I like the way this piece is so antagonistic, Tadhg :) Here's my tuppence hanging off your initial statements. There's certainly plenty of scope to throw in more. "Games are the next evolution of storytelling." As much as, say, a song can tell a story - but still serves as music first and foremost. "Games are just games. If I want a story, I’ll read a book." You'd be a blind fool not to see that games have evolved and are still evolving; games have absorbed (and will continue to absorb) - and now reflect - other media and the world around them. But there's still scope for the more abstract, purer forms that effectively constitute building blocks. "Games are storytelling because of the branches of possibility they offer." As much as, say, a game of chess or football can be interpreted and represented as a compelling story (good sports journalists touch on this). But the game itself isn't the story; the interpreter makes the story. "No, games are all about gameplay." No matter which of the many definitions of 'gameplay' you prefer, this is blatantly no longer true. Play and challenge are at the heart of every game but there's clearly so much more to games these days - and more to come as games bleed into reality and vice versa. Authors and players are getting better at expressing themselves through play. One day games will be like irony, only more widespread; you won't be certain about sincerity ever again :) "My game story experience is unique. I build my own narrative." Players (and viewers) can make their own stories from what's suggested (and stories built on suggestion tend to be far more powerful); people can't help themselves; they have to connect the dots. But most players can't, won't ever and shouldn't ever need to be bothered wit that. "Tetris does not need a story, you are talking nonsense." Tetris needs a story as much as certain styles of painting, sculpture, music, etc don't. Angry Birds would work fine if it was as abstract as Tetris - but it works significantly better with a story. The characters, plot and sense of place and purpose massively improve Feel, Convenience, Drama and Life. More people can relate to it more readily and more passionately. They don't have to make the same effort to get into it or get anything out of it as they do with the likes of Tetris, but ultimately they get much more out of it. Tetris has been stale for years. It needs to evolve or die.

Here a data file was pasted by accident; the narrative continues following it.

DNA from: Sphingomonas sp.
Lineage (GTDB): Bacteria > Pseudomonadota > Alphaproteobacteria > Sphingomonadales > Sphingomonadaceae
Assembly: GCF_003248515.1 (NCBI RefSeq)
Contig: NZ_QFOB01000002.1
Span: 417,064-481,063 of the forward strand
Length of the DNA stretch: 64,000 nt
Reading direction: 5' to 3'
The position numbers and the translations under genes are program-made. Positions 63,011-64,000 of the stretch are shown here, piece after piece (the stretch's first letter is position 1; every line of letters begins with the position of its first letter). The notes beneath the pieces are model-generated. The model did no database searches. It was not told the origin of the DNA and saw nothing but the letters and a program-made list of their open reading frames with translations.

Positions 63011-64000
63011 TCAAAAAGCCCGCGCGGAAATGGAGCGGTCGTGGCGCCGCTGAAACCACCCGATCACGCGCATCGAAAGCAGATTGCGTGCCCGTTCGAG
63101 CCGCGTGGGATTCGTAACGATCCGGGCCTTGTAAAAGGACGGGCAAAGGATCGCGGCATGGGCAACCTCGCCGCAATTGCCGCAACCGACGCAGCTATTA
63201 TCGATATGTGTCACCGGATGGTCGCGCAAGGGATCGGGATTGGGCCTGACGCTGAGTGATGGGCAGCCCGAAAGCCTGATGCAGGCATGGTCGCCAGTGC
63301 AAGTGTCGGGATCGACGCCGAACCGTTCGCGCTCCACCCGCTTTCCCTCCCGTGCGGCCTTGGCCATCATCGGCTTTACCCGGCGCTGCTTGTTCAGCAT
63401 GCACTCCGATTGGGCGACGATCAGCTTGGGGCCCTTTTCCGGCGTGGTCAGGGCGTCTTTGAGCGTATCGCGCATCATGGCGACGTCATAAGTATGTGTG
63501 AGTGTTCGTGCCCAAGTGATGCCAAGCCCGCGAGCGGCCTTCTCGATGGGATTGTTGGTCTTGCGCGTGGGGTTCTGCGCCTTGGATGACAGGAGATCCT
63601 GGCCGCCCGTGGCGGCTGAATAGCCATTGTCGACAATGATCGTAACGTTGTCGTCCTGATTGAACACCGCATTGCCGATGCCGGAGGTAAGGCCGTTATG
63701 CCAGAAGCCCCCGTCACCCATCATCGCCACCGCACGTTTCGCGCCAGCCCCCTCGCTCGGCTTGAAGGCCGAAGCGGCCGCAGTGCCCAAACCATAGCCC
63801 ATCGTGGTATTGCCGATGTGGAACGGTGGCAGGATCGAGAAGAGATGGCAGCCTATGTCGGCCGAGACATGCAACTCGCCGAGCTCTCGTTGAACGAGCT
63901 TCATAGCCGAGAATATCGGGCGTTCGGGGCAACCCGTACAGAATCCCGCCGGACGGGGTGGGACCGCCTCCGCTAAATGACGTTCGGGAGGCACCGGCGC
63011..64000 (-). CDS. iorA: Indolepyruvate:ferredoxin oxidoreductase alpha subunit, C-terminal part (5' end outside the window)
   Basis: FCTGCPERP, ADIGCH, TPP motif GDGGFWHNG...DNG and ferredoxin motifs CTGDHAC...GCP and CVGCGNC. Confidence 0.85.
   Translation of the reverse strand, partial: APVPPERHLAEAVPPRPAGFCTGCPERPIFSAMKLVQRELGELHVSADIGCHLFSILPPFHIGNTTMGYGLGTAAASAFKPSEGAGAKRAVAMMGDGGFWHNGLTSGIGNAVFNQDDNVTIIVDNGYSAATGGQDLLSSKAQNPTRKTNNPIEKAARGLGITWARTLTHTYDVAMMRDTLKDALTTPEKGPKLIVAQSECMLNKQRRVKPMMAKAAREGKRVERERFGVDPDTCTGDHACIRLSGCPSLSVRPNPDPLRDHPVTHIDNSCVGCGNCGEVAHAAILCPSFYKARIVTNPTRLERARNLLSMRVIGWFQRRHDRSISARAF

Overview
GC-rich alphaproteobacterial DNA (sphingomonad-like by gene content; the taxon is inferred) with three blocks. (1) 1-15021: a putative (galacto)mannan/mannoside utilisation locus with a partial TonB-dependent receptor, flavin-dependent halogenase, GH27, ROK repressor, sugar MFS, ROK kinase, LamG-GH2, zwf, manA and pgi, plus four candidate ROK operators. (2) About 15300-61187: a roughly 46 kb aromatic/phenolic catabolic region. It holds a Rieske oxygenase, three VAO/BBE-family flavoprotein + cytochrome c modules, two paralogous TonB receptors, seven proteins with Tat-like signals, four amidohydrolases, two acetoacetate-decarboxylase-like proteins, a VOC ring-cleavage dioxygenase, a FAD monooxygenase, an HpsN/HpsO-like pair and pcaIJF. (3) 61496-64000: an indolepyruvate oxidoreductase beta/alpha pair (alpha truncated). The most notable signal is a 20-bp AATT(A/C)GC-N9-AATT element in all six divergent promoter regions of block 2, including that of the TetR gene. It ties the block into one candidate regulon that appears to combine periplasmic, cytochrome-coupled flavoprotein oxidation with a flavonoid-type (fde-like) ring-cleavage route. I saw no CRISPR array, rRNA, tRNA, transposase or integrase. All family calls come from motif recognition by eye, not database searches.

Another thoughtful piece, Mr Kelly. I also disagree with Jane. Of course games are about winning (well, overcoming challenges). There is no game without challenge otherwise it's just play. Play in itself can be rewarding but you need challenges to make play compelling. Challenges can be primary (the big win), secondary (supporting the big win) or tertiary (no effect on the big win). Challenges create friction and friction means drama and emotional stimulation. Freytag's triangle/pyramid applies just as much to games as it does good stories. Your Transport Tycoon example shows how the lack of drama can undermine a game (the exploit killed the friction). I don't think it's as simple as perceived fairness. It's more a matter of feeling like you can make the difference and a sense of 'fair play' is part of that - but, as we see with sports and many card and board games, luck can play just a big a role (but too great a dependency on luck is a bad thing). Tetris tends to lack explicit challenges so there's nothing formal to win. But I agree that if you set yourself the challenge of, say, beating a score then it's perfectly wintastic. (As an aside, I find most versions of Tetris are inadequate games because they lack formal challenges so I'm forced to make my own entertainment.) Your comments about Scrabble remind me of the value of opponents who are out not to win necessarily but to make sure you have the best fun. Such opponents are seldom human so there's enormous scope for improving artificial player performances (and most people have no idea if they are playing real or artificial players online anyway).
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Feb 9, 2011